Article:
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If you are acquiring or investing in a business, there are generally always risks associated with the deal. It is not uncommon for those financing the deal, including investors or lenders, to ask for a quality of earnings report. Since many purchasers often don’t understand the purpose of the report, we have written this short piece to provide some guidance on what a quality of earnings report is, and equally as important, what it isn’t.
A quality of earnings (QE) report is an important component of financial due diligence during a transaction. As the name suggests, the objective is to assess the quality (or conversely, the risks) associated with the target’s reported earnings. Financial statements report historical earnings; however, they don’t provide insight into the likelihood of those earnings continuing into the future. The QE analysis is designed to bridge that gap.
While there are common elements in most QE reports, there is no standard requirement, so it is important to set the scope early on in the process. The scope should focus only on the areas that the purchaser or lender cares about, in other words, the deal breakers. If an issue would not change the purchaser’s decision to complete the transaction, then there is less value in performing analysis over that issue.
The starting point for a typical (QE) report is determining the normalized earnings before interest, tax, depreciation and amortization (EBITDA). In the majority of transactions, the purchaser has priced the deal based on an EBITDA multiple, or the lender has calculated the amount to lend using an EBITDA-based debt service ratio. QE analysis provides insight and clarity into whether the normalized EBITDA, often provided by the seller, is sustainable and appropriate for pricing the deal.
Another common area for analysis is revenue composition. This analysis may include sales by customer (customer concentration), product/service, geography or seasonality. The objective is to help the user understand the risks and opportunities associated with the revenue stream. The risk profile of a business with a single customer accounting for 80% of sales is different than a business with a diversified customer base where no single customer accounts for more than 1% of sales. Further, this analysis helps identify one-time, non-recurring transactions that might be inflating the normalized EBITDA. Issues identified during the QE analysis can lead to areas to be investigated during operational due diligence.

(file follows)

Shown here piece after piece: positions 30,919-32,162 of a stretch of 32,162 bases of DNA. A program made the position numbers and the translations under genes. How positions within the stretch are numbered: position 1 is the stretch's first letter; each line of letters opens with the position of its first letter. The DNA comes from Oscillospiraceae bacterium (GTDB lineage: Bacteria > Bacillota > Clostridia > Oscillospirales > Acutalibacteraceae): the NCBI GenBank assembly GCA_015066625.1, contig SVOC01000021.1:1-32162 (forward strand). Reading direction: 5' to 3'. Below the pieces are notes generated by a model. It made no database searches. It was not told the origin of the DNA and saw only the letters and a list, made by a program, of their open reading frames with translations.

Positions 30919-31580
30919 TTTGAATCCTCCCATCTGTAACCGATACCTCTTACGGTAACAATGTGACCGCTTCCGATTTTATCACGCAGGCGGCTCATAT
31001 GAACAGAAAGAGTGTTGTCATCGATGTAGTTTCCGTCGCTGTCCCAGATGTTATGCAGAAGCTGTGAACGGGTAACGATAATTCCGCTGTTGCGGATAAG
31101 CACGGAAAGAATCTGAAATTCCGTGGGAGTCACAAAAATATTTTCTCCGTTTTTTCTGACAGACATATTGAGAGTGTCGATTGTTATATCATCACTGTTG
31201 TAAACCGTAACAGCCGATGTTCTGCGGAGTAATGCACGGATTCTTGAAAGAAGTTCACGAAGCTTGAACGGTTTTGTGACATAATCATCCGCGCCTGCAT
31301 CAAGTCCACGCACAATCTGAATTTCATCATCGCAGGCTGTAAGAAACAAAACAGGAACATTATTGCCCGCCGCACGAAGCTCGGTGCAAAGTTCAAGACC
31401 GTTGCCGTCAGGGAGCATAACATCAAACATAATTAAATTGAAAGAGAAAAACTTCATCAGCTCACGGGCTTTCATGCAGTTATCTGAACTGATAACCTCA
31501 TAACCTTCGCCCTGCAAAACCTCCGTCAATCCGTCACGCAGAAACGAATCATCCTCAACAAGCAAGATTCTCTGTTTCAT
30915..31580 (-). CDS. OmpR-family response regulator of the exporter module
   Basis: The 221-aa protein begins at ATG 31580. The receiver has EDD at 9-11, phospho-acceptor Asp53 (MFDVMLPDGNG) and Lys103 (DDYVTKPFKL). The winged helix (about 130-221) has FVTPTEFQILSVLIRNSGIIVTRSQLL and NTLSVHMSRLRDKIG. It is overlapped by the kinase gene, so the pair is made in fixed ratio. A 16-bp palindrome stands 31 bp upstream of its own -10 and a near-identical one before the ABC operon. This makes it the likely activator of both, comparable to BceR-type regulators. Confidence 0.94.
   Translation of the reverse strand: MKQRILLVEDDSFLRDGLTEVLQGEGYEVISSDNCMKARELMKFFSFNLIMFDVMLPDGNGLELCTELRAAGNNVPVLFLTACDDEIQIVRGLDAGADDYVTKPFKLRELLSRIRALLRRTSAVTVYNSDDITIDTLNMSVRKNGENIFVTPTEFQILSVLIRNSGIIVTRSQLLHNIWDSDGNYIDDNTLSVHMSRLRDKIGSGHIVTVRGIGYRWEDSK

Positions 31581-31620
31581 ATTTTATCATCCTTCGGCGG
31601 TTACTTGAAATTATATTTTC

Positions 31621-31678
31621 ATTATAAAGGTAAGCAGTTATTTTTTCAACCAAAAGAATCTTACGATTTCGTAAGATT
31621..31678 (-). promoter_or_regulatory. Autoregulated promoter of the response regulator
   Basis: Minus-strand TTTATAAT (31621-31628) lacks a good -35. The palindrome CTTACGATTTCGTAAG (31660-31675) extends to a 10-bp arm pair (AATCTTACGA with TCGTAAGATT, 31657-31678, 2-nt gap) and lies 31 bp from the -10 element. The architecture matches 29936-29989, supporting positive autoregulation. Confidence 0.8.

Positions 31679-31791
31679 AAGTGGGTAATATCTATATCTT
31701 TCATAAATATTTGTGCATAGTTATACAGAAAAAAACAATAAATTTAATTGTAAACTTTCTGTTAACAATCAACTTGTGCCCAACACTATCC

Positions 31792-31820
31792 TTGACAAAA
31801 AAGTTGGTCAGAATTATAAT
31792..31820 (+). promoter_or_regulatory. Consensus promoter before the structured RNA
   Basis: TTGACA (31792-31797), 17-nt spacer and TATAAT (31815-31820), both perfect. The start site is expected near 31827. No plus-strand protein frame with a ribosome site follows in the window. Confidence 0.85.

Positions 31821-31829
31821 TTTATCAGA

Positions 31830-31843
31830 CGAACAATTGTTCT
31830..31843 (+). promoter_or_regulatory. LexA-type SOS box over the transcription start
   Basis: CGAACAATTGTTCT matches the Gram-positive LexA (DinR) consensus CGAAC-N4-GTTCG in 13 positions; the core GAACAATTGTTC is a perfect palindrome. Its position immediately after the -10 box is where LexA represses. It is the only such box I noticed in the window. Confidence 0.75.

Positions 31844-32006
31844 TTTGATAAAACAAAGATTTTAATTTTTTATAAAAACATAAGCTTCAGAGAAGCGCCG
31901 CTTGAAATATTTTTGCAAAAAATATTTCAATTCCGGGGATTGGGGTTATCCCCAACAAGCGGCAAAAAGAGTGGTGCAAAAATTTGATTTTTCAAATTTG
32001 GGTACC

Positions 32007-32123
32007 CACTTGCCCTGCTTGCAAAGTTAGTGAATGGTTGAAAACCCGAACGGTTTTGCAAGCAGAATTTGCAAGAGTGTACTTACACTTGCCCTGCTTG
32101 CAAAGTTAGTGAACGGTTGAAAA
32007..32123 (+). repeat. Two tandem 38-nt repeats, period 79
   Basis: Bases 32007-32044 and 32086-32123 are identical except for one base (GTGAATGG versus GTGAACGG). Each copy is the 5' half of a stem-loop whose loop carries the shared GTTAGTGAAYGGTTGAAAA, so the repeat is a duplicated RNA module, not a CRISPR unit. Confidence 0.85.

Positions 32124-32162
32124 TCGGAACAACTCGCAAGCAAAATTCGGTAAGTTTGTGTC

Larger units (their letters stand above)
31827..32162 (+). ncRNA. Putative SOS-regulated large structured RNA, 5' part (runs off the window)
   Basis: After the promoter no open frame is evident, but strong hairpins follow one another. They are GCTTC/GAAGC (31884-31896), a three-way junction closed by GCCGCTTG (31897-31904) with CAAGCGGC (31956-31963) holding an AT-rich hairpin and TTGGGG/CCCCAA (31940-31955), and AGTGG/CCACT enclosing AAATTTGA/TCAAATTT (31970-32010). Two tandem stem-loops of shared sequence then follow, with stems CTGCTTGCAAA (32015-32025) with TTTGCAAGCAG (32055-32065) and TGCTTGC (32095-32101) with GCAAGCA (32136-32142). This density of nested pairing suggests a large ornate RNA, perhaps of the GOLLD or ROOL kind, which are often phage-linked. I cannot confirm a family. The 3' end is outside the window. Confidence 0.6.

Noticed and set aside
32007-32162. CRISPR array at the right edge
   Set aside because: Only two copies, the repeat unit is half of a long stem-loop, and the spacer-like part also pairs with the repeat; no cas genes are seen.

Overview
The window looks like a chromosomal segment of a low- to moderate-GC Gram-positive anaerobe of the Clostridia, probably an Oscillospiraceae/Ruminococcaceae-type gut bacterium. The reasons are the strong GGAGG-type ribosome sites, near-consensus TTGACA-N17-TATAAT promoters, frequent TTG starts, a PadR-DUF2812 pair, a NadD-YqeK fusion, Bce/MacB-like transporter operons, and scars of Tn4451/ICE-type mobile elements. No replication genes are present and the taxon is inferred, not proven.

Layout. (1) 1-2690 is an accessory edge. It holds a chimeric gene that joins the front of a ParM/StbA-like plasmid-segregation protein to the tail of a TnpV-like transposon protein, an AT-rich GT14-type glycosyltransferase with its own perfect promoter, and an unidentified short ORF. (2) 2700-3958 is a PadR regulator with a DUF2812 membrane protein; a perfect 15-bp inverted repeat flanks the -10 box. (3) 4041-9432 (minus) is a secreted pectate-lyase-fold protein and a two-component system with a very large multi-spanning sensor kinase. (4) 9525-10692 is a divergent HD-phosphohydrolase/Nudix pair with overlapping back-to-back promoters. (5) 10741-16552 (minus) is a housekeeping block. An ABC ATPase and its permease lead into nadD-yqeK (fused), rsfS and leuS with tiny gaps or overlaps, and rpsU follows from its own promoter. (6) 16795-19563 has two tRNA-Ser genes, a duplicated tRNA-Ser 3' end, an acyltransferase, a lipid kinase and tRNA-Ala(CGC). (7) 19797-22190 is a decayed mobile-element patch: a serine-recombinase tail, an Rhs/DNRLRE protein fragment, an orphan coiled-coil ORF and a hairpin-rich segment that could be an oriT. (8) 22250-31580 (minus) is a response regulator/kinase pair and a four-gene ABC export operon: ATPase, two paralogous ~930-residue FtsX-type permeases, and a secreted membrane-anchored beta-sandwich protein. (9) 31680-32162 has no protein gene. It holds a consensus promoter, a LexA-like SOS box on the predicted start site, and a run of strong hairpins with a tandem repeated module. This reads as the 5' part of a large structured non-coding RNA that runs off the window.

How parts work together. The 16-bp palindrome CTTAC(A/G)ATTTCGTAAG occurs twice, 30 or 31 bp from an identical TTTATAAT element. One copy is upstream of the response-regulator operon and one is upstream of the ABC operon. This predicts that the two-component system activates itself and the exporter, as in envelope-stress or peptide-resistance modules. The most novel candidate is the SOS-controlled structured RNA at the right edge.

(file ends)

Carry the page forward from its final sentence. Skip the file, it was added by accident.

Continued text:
Though a sales analysis is an important component of the due diligence process, looking at them in isolation does not tell the entire story. In conjunction with revenue analysis, we typically perform an analysis on cost of sales and gross margin. A business preparing for sale wants to appear as attractive as possible. One strategy to achieve this may be to rapidly grow top-line revenues without having any regard to profitability. If the QE analysis can identify that the new sales are not profitable, then there is reason for the purchaser to discount the value of this growth.
Payroll can also be another important component of the QE analysis. Often, a purchaser may have plans to make personnel changes post acquisition, whether it is eliminating positions to reduce costs, or adding new positions to fill operational gaps. The payroll analysis will assess the impacts of those personnel changes.
For purchasers that hope to reduce general and administration expenses post acquisition, we may be requested to perform additional analysis in this area to help assess whether the expected cost reductions are reasonable.
With the volatility in exchange rates, analysis over the impact of foreign exchange is becoming increasingly important. The story told by the financial statements which have translated USD transactions into Canadian dollars may be very different than the story told when reviewing the revenues/expenses incurred in the original currency. As the Canadian dollar weakens, the financial statements for a business with significant sales in US dollars may show growth in sales, but that may be entirely due to the change in exchange rates used to translate the sales. A common QE procedure is to perform a trend analysis assuming a constant exchange rate was used throughout.
If you are looking to acquire a business, a QE analysis should be a part of your due diligence process. It is important to tailor the scope of the QE analysis to the areas of the business that are important to your acquisition decision.